8. 8. 296 D.J. Shendage et al. / Renewable Energy 36 (2011) 289e297 50 Mass of piston = 1.1 kg Resultant torque Expansion space curve 40 Mass of displacer = 1.1 kg Mean pressure = 24 bar Speed = 1440 rpm Torque due to 30 Working fluid = Hydrogen gas forces 3 Volume, m Torque, N.m 20 0 Tmean = 7.35 N.m 180 127.5, 20.3 Compression space curve 10 0 0 30 60 90 120 150 180 210 240 270 300 330 360 o -10 Crankangle, Torque due to mass inertia 260, -7.5 Fig. 9. Expansion and compression volume variations. -20 0 30 60 90 120 150 180 210 240 270 300 330 360 0 d) Backlash in gear and bearing clearance creates vibrations in Crank angle (ψ ), machine. But in present case forces on teeth at running Fig. 11. The torque due to gas forces (working spaces) and torque due to the inertia condition are at same direction. Engine operation depends on (constant angular velocity) on one crankshaft at 24 bar mean pressure. smooth operation of drive and gear assembly. It can be seen from Fig. 11 that torque due to gas forces has4. Results and discussion major contribution in resultant torque. i) On analysis of the drive mechanisms viz., crank drive and rhombic drive, it was found that the rhombic drive mecha- nism gives a maximum power output 10% higher than the 5. Conclusions crank drive mechanism whereas its thermal efficiency is about 0.5% lower. In the present work, rhombic drive mechanism for Stirling engine ii) Fig. 9 shows volume variation of non-sinusoidal motion with application is analysed. The present work is mainly about the design respect to crank angle. At crank angle equal to zero, displacer is procedure for beta type Stirling engine and the optimization of at TDC position and we will get maximum compression space phase angle, considering the effect of overlapping volume between volume at particular instant. As shown in Fig. 9, maximum compression and expansion spaces. Methodology to link the ther- average pressure intervals and overall time achieved for modynamic analysis and rhombic drive analysis is also reported. expansion is more by this configuration. Expansion takes place Major conclusions from the present work are listed below: from 0 to 212.5 crank angle (i.e. approximately 60% of total cycle interval). Hence power output increases. Fig. 10 shows 1. As eccentricity ratio increases, it will enhance the power stroke (S) variation of non-sinusoidal motion with respect to output. Simultaneously, it will demand for increase in con- crank angle. Theoretically, maximum overlapping stroke can necting rod length. Then, buckling problem will become be achieved is 0.596 times the stroke of displacer or piston. predominant. It will result into an unsymmetrical wear of the iii) It is also noticed that compression space volume curve pins or joints of the drive arrangement during the operation. remains sinusoidal for any phase difference. To increase dis- Then, it could lead to severe damage to the engine. Hence, placer dwelling period at compression piston and increase in eccentricity ratio for rhombic drive mechanism is fixed as 1.5. overlapping volume one can think of shifting of compression 2. It is also noticed that variation of compression space volume curve towards left. But it is not recommended because indi- with phase angle remains sinusoidal for any phase difference. It rectly length of connecting rod has to increase and accelera- improves power output (by around 10%) compared to crank tion of links will increase. It will cause buckling of connecting driven beta Stirling engine for same geometrical and operating rods and its intensity will be higher due to cyclic stresses. parameters. iv) Fig. 11 shows torque variation due to gas forces and mass 3. It discusses about various aspects to be considered in rhombic inertia forces for 1500 We engine at designed conditions. drive by assembly point of view e.g. assembly of connecting rods and piston rods. TDC-Displacer 4. The effect of displacer and piston mass, connecting rods and yokes is considered along with pressure forces in working spaces for plotting the turning moment diagram. It also gives TDC-Piston basis for flywheel design. Overlapping 5. Present work gives design methodology for beta type Stirling Stroke, m length engine and optimization of phase angle considering effect of BDC-Displacer overlapping volume. 6. The proposed design methodology can generate and evaluate a range of possible design alternatives which can speed up the BDC-Piston decision making process and also provide a clear under- -50 0 50 100 150 200 250 300 350 400 standing of the system design considerations. The aim of the 0 present work is to find a feasible solution which should lead to Crank angle, a design of a single cylinder, beta type Stirling engine of 1.5 kWe Fig. 10. Stroke variations of piston and displacer. capacity for rural electrification.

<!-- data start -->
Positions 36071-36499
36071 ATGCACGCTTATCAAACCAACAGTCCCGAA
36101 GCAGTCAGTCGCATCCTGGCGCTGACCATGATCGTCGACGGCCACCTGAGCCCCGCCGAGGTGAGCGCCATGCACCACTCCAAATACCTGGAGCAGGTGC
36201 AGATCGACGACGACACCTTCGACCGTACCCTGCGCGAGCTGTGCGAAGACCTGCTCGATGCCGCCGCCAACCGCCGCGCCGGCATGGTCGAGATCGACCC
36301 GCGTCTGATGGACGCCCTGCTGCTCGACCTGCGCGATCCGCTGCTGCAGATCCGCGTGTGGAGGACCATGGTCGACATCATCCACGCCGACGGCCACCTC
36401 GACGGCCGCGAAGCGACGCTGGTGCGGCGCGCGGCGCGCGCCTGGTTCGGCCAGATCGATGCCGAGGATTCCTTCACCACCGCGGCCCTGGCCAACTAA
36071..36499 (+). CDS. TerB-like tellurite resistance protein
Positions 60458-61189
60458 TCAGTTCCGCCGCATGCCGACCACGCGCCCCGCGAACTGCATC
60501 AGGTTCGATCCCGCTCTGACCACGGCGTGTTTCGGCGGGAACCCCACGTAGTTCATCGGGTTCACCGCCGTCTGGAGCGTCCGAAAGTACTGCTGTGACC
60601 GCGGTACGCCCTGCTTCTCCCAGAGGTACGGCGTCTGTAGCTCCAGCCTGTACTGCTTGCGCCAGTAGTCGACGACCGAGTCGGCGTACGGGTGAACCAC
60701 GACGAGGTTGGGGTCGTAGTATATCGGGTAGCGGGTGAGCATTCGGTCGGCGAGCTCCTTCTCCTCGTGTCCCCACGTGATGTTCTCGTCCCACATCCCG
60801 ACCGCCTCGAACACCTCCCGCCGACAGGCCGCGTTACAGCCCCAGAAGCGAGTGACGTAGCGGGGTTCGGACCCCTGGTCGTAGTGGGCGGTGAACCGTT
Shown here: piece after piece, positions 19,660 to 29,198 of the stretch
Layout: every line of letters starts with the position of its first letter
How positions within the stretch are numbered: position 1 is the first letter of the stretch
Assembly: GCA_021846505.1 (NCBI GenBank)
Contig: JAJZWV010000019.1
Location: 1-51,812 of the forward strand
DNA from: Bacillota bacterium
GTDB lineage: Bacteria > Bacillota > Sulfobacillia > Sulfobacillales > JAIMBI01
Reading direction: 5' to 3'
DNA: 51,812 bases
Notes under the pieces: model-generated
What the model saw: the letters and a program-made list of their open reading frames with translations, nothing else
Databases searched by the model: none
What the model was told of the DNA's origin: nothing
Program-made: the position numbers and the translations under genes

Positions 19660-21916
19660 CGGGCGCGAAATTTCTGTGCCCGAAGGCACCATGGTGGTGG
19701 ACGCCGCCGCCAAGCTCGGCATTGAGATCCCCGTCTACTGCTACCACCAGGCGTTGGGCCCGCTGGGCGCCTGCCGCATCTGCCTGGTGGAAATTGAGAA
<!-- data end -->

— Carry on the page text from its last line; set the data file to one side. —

9. 9. D.J. Shendage et al. / Renewable Energy 36 (2011) 289e297 297Acknowledgement 3: Eccentricity ratio, e/r F: Crank angle, radian The authors acknowledge the financial support from Ministry of c: Angle which the piston connecting rod makes with X-axis,New and Renewable Energy, Government of India, to carry out the radianpresent work. u: Angular velocity, rad/sec b1: Angle which the piston connecting rod makes with X-axis,Nomenclature radian a1: Angle which the crank makes with Y-axis, radian adc: Distance from center of big end connecting rod of displacer and center of gravity of displacer connecting rod, m Subscripts apc: Distance from center of big end connecting rod of piston and avg: Average center of gravity of displacer connecting rod, m cle: Clearance B1: Expansion series coefficient (constant) comp: Compression space Cf: Coefficient of fluctuations d, dis: Displacer CLmin: Minimum clearance, m exp: Expansion Space Cs: Starting coefficient max: Maximum ddis: Diameter of displacer, m min: Minimum ddisrod: Diameter of displacer rod, m p, pis: Piston dpis: Diameter of the piston, m e: Eccentricity in rhombic drive mechanism, m References E: Kinetic energy of half of the rhombic drive, J F: Gas force, N [1] Sastry EVR. “Village electrification programme in India”, 3rd World Confer- Hcomp: Compression space height, m ence on Photovoltaic Energy Conversion, Osaka, Japan, May 11e18, 2003. Hexp: Expansion space height, m [2] Erich P. Electricity production in rural villages with a biomass Stirling engine. Renewable Energy 1999;16:1049e52. i: Interval [3] Shoureshi R. Analysis and design of Stirling engines for waste-heat recovery, Im: Mass moment of inertia, kg.m2 Ph.D. thesis, M.I.T., 1981. L: Length of connecting rod for piston/displacer, m [4] Makhkamov K, et al. Development of solar and micro co-generation power installations on the basis of Stirling engines, AIAA-2000-2931, m: Module of gear, m pp 723e733. mco: Mass of counterweight, kg [5] Walker G. Stirling engine. New York: Oxford University Press; 1980. mcr: Mass of crankshaft, kg [6] West CD. Principles and applications of Stirling engines. 15-63. New York: Van md: Mass of displacer, displacer rod and displacer yoke together, kg Nostrand Reinhold Company; 1986. [7] Miyabe H, Takahashi S, Hamaguchi K. An approach to the design of Stirling mdc: Mass of displacer connecting rod, kg engine regenerator matrix using packs of wire gauzes, Proc. 17th IECEC, mp: Mass of piston, piston rod and piston yoke together, kg pp.1839e1844, 1982. mpc: Mass of piston connecting rod, kg [8] Biedermann F, Carlsen H, Schoech M, Obernberger I. Operating experiences with a small-scale CHP pilot plant based on a 35 kWel hermetic four cylinder N: Speed, rpm Stirling engine for Biomass fuels, The 11th International Stirling Engine OHmax: Maximum overlapping height, m Conference, Rome, November 19e21, 2003. P: Pressure in engine at particular interval, bar [9] Thomas M. Dish-Stirling systems: an overview of development and status. Journal of Solar Energy Engineering, Trans. ASME 2003;125:135e51. Pmax: Maximum pressure in the working space, bar [10] Sukhatme SP, Nayak JK. Solar energy principles of thermal collection and Pmin: Minimum pressure in the working space, bar storage. New Delhi: Tata McGraw Hill Co.; 2007. PCD: Pitch circle diameter of gear, m [11] http://engine.stirling.cz/tedom-stirling-engine.html, website assessed on 10/ 05/2008. Pf: Total power consumed by friction of the drive mechanism, W [12] Karabulut H, Cinar C, Ozturk E, Yucesu H. Torque and power characteristics of r: Crank radius of rhombic drive, m a helium charged Stirling engine with a lever controlled displacer driving rc: Volume ratio developed by the compressor (maximum mechanism. Renewable Energy 2010;35:138e43. [13] Halit K, Huseyin SY, Can C, Fatih A. An experimental study on the develop- volume/minimum volume) ment of a b-type Stirling engine for low and moderate temperature heat S: Stroke, m sources. Applied Energy 2009;86:68e73. Sddis: Stroke of displacer, m [14] Halit K, Fatih A, Erkan O. Thermodynamic analysis of a b type Stirling engine Sdpis: Stroke of piston, m with a displacer driving mechanism by means of a lever. Renewable Energy 2009;34:202e8. TC: Compression space temperature, K [15] Can C, Serdar Y, Tolga T, Melih O. Beta-type Stirling engine operating at TE: Expansion space temperature, K atmospheric pressure. Applied Energy 2005;81:351e7. Tt: Resultant torque on crankshaft, N m [16] Youssef T, Iskander T, Sassi BN. Technical note: performance optimization of Stirling engines. Renewable Energy 2008;33:2134e44. Ttmean : Mean torque over the cycle, N m [17] Thirugnanasambandam M, Iniyan S, Goic R. A review of solar thermal tech- Uo: Kinetic energy, J nologies. Renewable and Sustainable Energy Reviews 2010;14:312e22. V: Volume, m3 [18] Kerdchang P, Win M, Teekasap S, Hirunlabh J, Khedari J, Zeghmati B. Devel- opment of a new solar thermal engine system for circulating water for VComp: Instantaneous compression space volume, m3 aeration. Solar Energy 2005;78:518e27. Vdiscle : Displacer Clearance volume (dead), m3 [19] Meijer RJ. The Philips Stirling Thermal Engine, analysis of the rhombic drive VExp: Instantaneous expansion space volume for expansion mechanism and efficiency measurements, Thesis, Technical University, Delft, Nov. 1960. space, m3 [20] http://en.wikipedia.org/wiki/Rhombic_drive#History, website assessed on 26/ Vpisoverlapping : Overlapping volume, m3 02/2010. xd: Instantaneous position of the displacer, m [21] Martini W. Stirling engine design manual. NASA Report; 1978. [22] http://mac6.ma.psu.edu/stirling/drives/index.html, website assessed on 05/ xp: Instantaneous position of the piston, m 03/2006. _ x: Velocity, m/s [23] Shigley JE. Mechanical engineering design. Mechanical engineering series. €: Acceleration, m/s2 x McGraw-Hill publication; 1986. rg: Density of gear material, kg/m3 [24] Shendage DJ, Kedare SB, Bapat SL. “Design and development of Stirling engine”, Papyrus e Book of Papers, Energy Day 2009, Department of Energy l: Ratio of crank radius to the length of connecting rod, r/L Science and Engineering, Indian Institute of Technology, Bombay on March j: Modified crank angle, radian 21, 2009 (Technical session IA), pp 10e12.